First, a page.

• the state language education policy (the relevance, accessibility and attractiveness of the methodology for teaching Latvian and the necessary teaching materials, as well as the training of specialists and teachers in the field to strengthen the status of Latvian as a state language);
  • the scientific research and development of the Latvian language (support for linguistic monitoring studies, scientific research of the Latvian language and development of language technology, including – the development of databases and the Latvian language national corpus, terminology and publishing of academic and popular scientific publications);
  • ensuring that the public participates in the implementation of the state language policy and the development of the Latvian language (public involvement and participation, the development of Latvian language culture and the promotion of such a cultural environment where Latvian and Liv languages can prosper, as well as other tasks).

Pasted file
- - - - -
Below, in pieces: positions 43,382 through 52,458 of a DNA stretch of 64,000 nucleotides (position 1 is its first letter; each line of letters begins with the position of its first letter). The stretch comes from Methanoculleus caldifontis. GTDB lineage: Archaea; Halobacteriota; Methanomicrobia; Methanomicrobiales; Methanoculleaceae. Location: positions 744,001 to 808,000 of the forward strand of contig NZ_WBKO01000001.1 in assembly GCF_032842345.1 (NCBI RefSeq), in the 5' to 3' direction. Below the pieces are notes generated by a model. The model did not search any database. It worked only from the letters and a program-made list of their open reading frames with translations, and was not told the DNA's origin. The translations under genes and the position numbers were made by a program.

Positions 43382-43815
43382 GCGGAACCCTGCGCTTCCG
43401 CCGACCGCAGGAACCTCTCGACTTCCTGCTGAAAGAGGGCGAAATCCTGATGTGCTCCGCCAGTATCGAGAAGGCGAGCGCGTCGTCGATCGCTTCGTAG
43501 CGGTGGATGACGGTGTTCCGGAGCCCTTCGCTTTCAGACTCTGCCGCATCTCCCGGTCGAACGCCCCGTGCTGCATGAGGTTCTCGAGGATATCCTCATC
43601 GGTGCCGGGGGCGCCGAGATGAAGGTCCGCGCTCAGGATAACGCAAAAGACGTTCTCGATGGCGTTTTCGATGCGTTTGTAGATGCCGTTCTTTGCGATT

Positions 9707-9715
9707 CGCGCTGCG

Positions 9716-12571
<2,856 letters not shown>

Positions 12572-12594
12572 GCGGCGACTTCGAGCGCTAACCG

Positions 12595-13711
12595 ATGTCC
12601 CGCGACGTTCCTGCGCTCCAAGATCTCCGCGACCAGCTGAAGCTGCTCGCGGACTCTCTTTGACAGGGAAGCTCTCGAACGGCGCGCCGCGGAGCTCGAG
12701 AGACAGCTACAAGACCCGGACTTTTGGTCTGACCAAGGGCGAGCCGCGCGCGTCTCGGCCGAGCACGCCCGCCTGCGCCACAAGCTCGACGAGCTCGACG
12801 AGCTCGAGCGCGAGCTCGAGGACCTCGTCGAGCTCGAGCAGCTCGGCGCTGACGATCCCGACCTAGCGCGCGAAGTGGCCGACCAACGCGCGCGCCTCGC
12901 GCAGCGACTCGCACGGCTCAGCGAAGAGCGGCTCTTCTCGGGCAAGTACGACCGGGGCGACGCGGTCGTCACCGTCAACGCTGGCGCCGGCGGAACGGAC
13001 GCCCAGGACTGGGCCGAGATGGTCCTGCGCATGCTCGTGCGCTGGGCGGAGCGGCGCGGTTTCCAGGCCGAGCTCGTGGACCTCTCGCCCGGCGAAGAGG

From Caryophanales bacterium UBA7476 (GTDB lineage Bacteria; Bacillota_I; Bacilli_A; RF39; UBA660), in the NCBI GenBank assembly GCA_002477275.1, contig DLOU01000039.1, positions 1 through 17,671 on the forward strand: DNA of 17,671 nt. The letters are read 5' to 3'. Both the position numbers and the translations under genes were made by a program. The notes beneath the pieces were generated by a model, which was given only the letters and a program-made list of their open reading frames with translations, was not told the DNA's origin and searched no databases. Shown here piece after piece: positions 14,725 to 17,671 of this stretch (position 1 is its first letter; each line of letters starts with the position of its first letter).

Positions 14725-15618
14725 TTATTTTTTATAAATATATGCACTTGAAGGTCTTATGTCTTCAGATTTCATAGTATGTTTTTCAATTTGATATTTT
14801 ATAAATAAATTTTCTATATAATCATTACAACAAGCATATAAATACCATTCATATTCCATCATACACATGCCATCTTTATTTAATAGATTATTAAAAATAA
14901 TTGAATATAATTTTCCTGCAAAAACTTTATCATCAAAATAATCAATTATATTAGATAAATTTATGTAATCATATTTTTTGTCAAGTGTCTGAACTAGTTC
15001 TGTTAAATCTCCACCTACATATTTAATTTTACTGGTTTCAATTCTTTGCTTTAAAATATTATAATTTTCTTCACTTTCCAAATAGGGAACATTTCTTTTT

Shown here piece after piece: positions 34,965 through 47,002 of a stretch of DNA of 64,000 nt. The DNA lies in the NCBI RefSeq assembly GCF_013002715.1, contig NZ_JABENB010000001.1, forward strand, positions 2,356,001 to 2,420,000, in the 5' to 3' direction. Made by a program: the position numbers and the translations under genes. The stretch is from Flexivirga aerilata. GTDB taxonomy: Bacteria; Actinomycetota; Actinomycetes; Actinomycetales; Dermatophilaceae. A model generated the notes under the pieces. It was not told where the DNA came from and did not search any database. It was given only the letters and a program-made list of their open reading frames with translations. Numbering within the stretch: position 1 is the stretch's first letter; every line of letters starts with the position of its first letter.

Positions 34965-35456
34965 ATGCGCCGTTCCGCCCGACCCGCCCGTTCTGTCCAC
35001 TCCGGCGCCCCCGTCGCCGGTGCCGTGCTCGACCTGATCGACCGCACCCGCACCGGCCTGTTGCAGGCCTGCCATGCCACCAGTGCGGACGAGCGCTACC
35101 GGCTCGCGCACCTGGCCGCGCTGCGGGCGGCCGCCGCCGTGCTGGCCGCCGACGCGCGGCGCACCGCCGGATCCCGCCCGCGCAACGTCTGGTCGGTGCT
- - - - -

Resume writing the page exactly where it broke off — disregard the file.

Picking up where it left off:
State language policy guidelines for 2005–2014”.


How the Latvian language obtained its state language status.

A wide range of materials that detail how Latvian became an official state language can be found on the website created by the Latvian journalist and public figure Andrejs Cīrulis and his like-minded colleagues. The website details the history of the Third awakening, and you can find information about whom, when and how began the efforts that led to Latvian being recognized as the official state language of Latvia. A chronological summary of articles published in the press can be found here,_Likums_par_valsts_valodu.


European Federation of National Institutions for Language, EFNIL

The Latvian Language Agency has been a member institution of the European Federation of National Institutions for Language (EFNIL) since 2004. Latvia is also represented in this organization by the University of Latvia’s agency “Institute of the Latvian Language of the University of Latvia”.